While more of a phenotype than a medical condition per se, the sense of smell is regulated at least in part by the olfactory receptor genes encoding key proteins on the cells lining the nasal epithelium. A few examples of SNPs influencing olfactory sensitivity have been reported, including:
- rs6591536, a SNP in the OR5A1 olfactory receptor gene, strongly influences whether you detect (and how you perceive) the compound β-ionone, used as a key aroma in foods and beverages and added to products to give them a "floral" scent.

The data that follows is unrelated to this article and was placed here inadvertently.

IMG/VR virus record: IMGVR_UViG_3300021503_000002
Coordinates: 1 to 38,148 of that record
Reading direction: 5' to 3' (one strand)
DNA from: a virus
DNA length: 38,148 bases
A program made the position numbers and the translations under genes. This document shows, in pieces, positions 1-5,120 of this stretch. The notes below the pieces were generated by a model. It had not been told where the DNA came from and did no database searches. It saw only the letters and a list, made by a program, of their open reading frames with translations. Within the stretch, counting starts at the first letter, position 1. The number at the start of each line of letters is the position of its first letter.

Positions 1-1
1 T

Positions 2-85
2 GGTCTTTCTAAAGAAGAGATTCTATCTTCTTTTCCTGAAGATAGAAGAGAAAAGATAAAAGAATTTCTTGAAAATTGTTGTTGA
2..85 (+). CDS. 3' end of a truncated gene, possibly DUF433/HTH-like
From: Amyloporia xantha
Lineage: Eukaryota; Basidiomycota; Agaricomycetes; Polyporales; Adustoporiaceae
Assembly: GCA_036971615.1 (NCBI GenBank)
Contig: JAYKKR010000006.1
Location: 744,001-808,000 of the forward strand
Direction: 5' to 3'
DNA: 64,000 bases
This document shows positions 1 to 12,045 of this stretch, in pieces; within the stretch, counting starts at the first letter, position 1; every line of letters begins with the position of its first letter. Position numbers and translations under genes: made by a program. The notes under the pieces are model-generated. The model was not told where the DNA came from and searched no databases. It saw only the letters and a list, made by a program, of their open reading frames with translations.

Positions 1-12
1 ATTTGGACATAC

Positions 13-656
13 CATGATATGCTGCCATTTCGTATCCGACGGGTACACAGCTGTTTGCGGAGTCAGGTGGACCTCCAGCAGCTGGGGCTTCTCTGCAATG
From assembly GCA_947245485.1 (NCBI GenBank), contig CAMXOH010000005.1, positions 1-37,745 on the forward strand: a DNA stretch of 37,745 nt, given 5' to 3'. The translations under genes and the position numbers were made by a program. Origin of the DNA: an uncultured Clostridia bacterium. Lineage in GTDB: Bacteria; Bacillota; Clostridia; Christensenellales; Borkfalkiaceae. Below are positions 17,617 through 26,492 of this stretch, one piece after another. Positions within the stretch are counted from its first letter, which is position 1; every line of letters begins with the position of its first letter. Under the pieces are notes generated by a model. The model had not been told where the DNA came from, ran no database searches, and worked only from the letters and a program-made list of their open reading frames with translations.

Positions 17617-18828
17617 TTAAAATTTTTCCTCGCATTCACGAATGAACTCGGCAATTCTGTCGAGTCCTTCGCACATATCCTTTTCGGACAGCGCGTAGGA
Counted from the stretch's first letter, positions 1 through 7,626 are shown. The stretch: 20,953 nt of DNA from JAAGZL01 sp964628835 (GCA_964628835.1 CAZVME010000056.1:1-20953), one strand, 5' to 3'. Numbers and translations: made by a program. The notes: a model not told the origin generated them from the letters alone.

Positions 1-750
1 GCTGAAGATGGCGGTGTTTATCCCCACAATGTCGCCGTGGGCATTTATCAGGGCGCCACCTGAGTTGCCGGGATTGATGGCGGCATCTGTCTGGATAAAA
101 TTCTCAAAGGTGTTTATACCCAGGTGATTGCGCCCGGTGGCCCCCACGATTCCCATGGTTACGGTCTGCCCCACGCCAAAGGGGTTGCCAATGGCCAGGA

- rs5020278, a SNP in the OR7DR olfactory receptor gene, is associated with how individuals perceive the smell of a testosterone-derived steroid, androstenone. This SNP is also known as T133M as it causes a change at amino acid 133 of the OR7D4 protein from threonine to methionine. A nearby, tightly-linked SNP, R88W, is also involved but lacks a dbSNP rs#. 10.1038/nature06162